An Early Childhood Chapter 12 Part 1


An Early Childhood by Paddy Flanagan is a mock, surreal autobiography by a fictional Irish literary figurehead, champion bodhrán player and broadcaster.


Continued from Chapter 11 Part 7.

                Well, it wasn’t long before I had to leave my hometown and I was being chased from county to county at this stage of my life, as English soldiers followed myself and my band of merry men from valley to river to mountain to lake. The Irish were split entirely during this period – foreshadowing, even at this stage – the Civil War which would follow the War of Independence.
                All of the pat rafters were now working for the British, and Mad Leopold Cassidy had become a sniper, spending his days hunting me and my men, unsuccessfully – I might add – for the generous reward money being offered for our heads. He didn’t care who he shot in fairness to him, as long as somebody paid him money.
                The number of action sequences that took place over that period of time was startling and there are far too many to recount. My publisher has informed me that the autobiography which you’re reading at the moment is – even at this stage – as a work in progress, too long, and I’ll have to have my appendix taken out. Medical matters aside, I’ll try to keep the book to a respectable size. Ergo, I must remove some of the events, or at least pare them down to their least descriptive essences.
                To begin, there was one occasion when myself, along with my men, were pinned down in my own home town, with two bullets, a bent pastry fork and a pistol with no cartridges in it between us. And I didn’t know what to do at all at all. But then I had an idea. I ordered my men to follow me, and, under a hail of heavy fire from the English guns, we sneaked into the T.B. Colony, the section of English soldiers chasing us. And I heard Mad Leopold Cassidy let a yell out of him:
                “Englanders!” he said in delight, and he picked them off one by one, keen to be hitting Englanders rather than his fellow countrymen. One fellow’s brains was blown out the back of his head, and another fellow’s brains was blown out the front of his head. And one by one, all those British soldiers died in a similar manner thanks to the brilliant marksmanship of Mad Leopold Cassidy. So my plan had worked!
                On another occasion, Charlo Malloolly, John Fisherman O’Reilly, Sean Tubridy O’Reilly (related by marriage), Tancred Moorphy M’Nally and myself were in the Wickla Hills when we came across a wagon lodged between the two cliff faces of a ravine. Back in olden times, of course, the bigger the wagon, the more likely it was that it would be stuck in a ravine. But the bigger wagons were reserved for the gentry, and the biggest wagons belonged to the richest of people. Now, this was a pre-February Revolution Russian-built Big Fokov wagon, which meant that it was very big indeed.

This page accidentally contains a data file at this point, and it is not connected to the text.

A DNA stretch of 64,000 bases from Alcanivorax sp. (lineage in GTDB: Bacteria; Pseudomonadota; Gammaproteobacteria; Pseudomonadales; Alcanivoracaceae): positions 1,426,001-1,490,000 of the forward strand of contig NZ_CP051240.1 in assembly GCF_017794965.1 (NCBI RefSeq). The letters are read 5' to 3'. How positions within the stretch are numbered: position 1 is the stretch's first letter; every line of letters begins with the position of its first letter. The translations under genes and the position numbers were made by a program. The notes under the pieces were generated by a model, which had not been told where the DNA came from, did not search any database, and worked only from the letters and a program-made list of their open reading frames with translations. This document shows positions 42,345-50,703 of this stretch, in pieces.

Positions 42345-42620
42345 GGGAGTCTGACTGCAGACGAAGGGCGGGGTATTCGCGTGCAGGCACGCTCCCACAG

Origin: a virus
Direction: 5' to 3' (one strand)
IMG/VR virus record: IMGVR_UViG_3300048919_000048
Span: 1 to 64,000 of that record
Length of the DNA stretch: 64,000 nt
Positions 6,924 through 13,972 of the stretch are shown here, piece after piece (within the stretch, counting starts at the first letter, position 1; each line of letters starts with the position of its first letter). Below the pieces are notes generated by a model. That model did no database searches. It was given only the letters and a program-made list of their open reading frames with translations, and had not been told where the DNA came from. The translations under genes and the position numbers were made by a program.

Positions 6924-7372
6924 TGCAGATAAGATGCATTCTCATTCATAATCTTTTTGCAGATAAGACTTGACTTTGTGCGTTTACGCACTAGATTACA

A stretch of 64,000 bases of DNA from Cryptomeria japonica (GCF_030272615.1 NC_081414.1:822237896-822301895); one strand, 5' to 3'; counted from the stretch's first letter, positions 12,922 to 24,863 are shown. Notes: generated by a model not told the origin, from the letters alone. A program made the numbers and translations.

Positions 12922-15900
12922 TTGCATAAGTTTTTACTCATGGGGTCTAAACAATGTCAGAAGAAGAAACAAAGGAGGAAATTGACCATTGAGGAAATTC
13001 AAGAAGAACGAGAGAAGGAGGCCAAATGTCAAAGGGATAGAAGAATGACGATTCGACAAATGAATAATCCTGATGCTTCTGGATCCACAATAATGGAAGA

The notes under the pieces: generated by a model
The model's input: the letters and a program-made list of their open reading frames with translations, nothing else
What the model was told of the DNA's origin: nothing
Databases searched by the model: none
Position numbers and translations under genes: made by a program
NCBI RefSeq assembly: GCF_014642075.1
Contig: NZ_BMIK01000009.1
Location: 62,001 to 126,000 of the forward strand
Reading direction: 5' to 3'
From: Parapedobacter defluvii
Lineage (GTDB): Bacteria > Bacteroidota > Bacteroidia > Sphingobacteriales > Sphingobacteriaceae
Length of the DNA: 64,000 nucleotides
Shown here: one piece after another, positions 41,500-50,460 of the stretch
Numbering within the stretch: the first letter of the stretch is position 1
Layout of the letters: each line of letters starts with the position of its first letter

And if one had a big, wide wagon, you were so rich that you were prone to being laughed at because of the size of your wagon with an earnestness that would shock the life out of today’s monarchs.
                The fact that the wagon had wedged itself in the ravine meant that its owner was a man of considerable means, so Charlo Malloolly and John Fisherman O’Reilly decided to give help to the jaded and distressed wagoneer in the hope of reducing their deficit in life by reception of a healthy tip from said wealth-hoarder.
                They knocked on the wagon door, and a woman squeezed out through the window to land in the dirt beside them like a lithe gymnast. Well, she was the loveliest, most effervescent, most beautiful maiden I had ever turned my eyes towards, and Charlo Malloolly transformed into a pillar of salt as soon as he had the setting the eyes on her so he did.
                I wasn’t too worried about that, though, because after my visit to Aunt Molly’s I had damn well made sure to read up on how to cure saline intoxification, and with the help of a little baking soda and a prayer to the Stuntman Mary, I managed to strip most of the sodium chloride out of his system to return him to a less saline human form. I laid him out on the grasses so that he would recover through sleep.
                As for poor John Fisherman O’Reilly, when his eyes fell on the girl, he went mad and he was never quite the sane again. As for my reaction, well, I myself fell in lurve immediately and, well, well…well. Unlike Pickety-Witch and Belouis Some, this lady wasn’t going to be forgotten by me.

Continued in Chapter 12 Part 2.